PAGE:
Anxiety can affect your throat

Have you ever lost your voice due to stress? Have you ever suffered from a sore throat at times when you had a greater workload and felt particularly worried? We explain why this happens.

Anxiety can affect your throat

Last update: June 14, 2023

Anxiety can affect the throat. Indeed, it is a condition that many of us have experienced at one time or another. Hoarseness, feeling of lump in the throat and pain when swallowing. You may suffer from any of these discomforts when you are going through a stressful time of endless pressure with little time for calm and rest.

Sometimes, you overlook (or aren’t aware of) the many ways stress or anxiety affects your health. You are aware of emotional and cognitive symptoms, such as distress, feeling overwhelmed, having trouble making decisions, or having to focus your attention. But often, for example, the problem of insomnia or stomach ache is not associated with one’s psychological state.

This means that you may visit primary care looking for a medication to soothe cough, dryness and sore throat. You might tell yourself it’s a cold or an allergy. So ignore what has really been bothering your mind for days or weeks. Finally, it can end up affecting your whole body, including your vocal cords.

How Anxiety Affects Your Throat

Man suffering from stress sore throat

Sore throat always tends to put us on alert. The classic itchy throat is worrying because it can signify the origin of a viral disease. Colds and flu are usually the most common cause. Allergies can also trigger this condition. However, a stress-related sore throat may come as a surprise because there is no specific viral or allergic factor. This discomfort is triggered by a psychological state.

Why does this happen? Stress is the mental and physical exhaustion caused by demands that are beyond you and that you cannot control. But, how can mental overload lead, for example, to pharyngitis? Let’s find out.

Muscle tension (dysphonia)

Dysphonia is a disorder that affects the timbre of the voice. Suddenly, you feel hoarseness or a somewhat strange tone in your voice. Also, your throat feels uncomfortable. It seems to you that you have been yelling a lot and your throat is tired and inflamed.

Hoarseness can appear in situations of high stress. Sometimes, the simple act of public speaking can cause it.

This is stated by a study conducted by the University of Missouri-Columbia (USA). the origin lies in the muscular tension of this area of ​​the throat. Elevated levels of the stress hormone cortisol are at the root of this situation.

Difficulty swallowing (hysterical bolus)

Have you ever felt a lump in your throat? The sensation where you suddenly find it difficult to swallow saliva and feel as if something is blocking your throat it is called hysterical bolus or pharyngeal balloon. It occurs in intense states of stress or anxiety. These are situations in which your brain prepares you to flee or face a dangerous and threatening stimulus.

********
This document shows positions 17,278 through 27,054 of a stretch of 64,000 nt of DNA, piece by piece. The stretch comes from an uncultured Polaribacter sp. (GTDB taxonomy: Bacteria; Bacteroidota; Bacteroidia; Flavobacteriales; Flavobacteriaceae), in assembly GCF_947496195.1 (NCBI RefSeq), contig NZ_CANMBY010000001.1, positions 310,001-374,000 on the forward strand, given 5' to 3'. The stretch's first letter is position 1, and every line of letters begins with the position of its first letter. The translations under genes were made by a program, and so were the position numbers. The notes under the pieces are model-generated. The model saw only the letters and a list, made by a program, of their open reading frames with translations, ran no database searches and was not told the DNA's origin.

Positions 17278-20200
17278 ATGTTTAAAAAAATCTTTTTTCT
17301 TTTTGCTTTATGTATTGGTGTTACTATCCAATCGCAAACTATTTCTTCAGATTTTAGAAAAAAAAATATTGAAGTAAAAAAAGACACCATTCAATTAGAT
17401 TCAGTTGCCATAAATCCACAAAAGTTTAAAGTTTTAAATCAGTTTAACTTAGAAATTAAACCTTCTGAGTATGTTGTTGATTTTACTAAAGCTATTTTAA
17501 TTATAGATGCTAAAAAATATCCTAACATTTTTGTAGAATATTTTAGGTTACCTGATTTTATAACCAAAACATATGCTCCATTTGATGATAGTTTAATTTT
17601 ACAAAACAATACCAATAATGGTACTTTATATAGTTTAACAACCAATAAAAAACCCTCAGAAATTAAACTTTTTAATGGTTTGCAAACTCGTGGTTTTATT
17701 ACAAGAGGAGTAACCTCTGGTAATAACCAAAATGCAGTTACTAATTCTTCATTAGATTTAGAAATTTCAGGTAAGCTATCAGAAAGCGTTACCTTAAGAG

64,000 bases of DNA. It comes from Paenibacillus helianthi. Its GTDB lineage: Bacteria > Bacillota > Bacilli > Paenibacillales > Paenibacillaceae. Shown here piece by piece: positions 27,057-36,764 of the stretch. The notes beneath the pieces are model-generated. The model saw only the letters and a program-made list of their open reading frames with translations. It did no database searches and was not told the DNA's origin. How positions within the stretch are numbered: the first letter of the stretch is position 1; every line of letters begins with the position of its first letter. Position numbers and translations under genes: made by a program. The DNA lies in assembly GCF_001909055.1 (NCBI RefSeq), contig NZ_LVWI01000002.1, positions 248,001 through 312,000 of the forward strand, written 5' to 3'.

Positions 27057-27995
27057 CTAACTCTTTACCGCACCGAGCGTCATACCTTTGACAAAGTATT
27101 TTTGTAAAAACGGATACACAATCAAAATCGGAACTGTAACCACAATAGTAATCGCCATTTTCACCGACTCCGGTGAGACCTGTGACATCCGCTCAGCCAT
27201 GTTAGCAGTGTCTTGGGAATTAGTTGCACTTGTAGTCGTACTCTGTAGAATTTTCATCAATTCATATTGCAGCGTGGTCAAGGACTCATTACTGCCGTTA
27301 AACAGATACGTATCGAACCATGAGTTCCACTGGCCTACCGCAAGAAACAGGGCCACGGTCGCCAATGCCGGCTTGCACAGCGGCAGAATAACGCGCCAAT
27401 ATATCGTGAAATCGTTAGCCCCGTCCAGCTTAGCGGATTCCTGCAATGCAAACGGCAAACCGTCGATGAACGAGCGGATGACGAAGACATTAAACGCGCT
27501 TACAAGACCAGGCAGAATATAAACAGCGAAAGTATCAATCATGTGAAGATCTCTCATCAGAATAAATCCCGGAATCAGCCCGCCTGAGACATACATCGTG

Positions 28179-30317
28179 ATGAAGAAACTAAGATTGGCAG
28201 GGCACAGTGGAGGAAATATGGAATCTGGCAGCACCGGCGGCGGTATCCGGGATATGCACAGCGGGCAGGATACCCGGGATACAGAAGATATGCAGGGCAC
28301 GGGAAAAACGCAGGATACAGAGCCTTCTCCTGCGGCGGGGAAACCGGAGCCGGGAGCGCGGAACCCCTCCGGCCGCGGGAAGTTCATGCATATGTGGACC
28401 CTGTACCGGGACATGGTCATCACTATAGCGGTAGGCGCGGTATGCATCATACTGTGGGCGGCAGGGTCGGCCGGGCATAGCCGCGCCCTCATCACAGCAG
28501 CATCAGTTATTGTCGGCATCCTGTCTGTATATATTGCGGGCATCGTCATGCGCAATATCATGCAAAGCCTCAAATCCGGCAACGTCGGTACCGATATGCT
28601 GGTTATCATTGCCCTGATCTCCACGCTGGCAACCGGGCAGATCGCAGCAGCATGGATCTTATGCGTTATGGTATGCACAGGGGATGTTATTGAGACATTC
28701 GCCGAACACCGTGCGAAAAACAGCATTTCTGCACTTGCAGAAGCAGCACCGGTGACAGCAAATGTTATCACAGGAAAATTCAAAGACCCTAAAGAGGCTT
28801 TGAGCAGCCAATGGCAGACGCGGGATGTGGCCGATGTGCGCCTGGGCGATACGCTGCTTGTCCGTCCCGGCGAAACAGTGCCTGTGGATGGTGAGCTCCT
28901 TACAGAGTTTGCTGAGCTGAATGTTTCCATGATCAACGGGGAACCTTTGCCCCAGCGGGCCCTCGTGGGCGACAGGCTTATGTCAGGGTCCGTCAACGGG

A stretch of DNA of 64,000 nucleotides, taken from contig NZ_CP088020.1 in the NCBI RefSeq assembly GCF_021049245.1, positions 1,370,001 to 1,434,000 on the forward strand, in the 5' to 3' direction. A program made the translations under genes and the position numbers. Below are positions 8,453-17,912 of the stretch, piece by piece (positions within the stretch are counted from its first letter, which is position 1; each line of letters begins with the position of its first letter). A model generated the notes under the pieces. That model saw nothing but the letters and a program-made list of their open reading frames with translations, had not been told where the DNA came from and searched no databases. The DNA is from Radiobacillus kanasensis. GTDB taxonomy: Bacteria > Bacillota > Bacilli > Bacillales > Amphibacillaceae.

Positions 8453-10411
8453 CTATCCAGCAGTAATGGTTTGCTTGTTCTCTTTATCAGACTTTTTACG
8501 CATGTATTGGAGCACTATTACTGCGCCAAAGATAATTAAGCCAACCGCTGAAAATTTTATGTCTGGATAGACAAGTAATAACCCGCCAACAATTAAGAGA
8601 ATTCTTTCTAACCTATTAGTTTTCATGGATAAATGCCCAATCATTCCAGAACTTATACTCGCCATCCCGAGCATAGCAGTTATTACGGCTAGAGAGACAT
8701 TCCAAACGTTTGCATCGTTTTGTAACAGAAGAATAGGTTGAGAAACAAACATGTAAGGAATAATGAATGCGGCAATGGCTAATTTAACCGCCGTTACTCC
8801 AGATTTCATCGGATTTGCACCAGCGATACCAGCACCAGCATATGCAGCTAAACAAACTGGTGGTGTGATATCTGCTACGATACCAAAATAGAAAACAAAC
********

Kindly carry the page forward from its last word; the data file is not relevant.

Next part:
To do this, it blocks processes related to digestion or swallowing. For example, priority is given to getting more oxygen to the muscles of the extremities and reducing tasks such as saliva production. This makes your throat tense, so it’s hard for you to swallow. It can even make you feel almost like you are drowning. However, these are more extreme situations.

Sore throat due to stress and changes in breathing

A sore throat when you’re anxious can also be the result of a change in your breathing. When you go through moments of heightened physiological intensity, distress, worry, and external pressure, you usually feel the following:

  • You have a greater tendency to breathe through your mouth in an effort to get more air. This makes the throat dry and sore.
  • Long-lasting stress states often lead to sleep disturbances. In these cases, it is common to suffer from tachycardia and rapid breathing. Also, during the night, you may end up breathing through your mouth in such a way that you experience sensations of irritation, dryness and discomfort.
Woman relaxing to relieve stress sore throat

How to avoid sore throat due to anxiety

These alterations that originate from states such as stress or anxiety basically require a change in lifestyle. Sore throat is just a symptom, the manifestation of something that you need to treat, treat and manage. Here are some helpful strategies:

  • Detect stressful sources or situations and make some adjustments. Even small changes can mean big benefits for your well-being.
  • Pay attention to your thoughts and become aware of any exhausting, negative, or irrational ideas so you can increase your feelings of well-being.
  • Learn new troubleshooting techniques. Above all, avoid persistent worry.
  • Apply relaxation and breathing techniques. For example, deep or diaphragmatic breathing.
  • Get enough rest and take care of your sleep hygiene.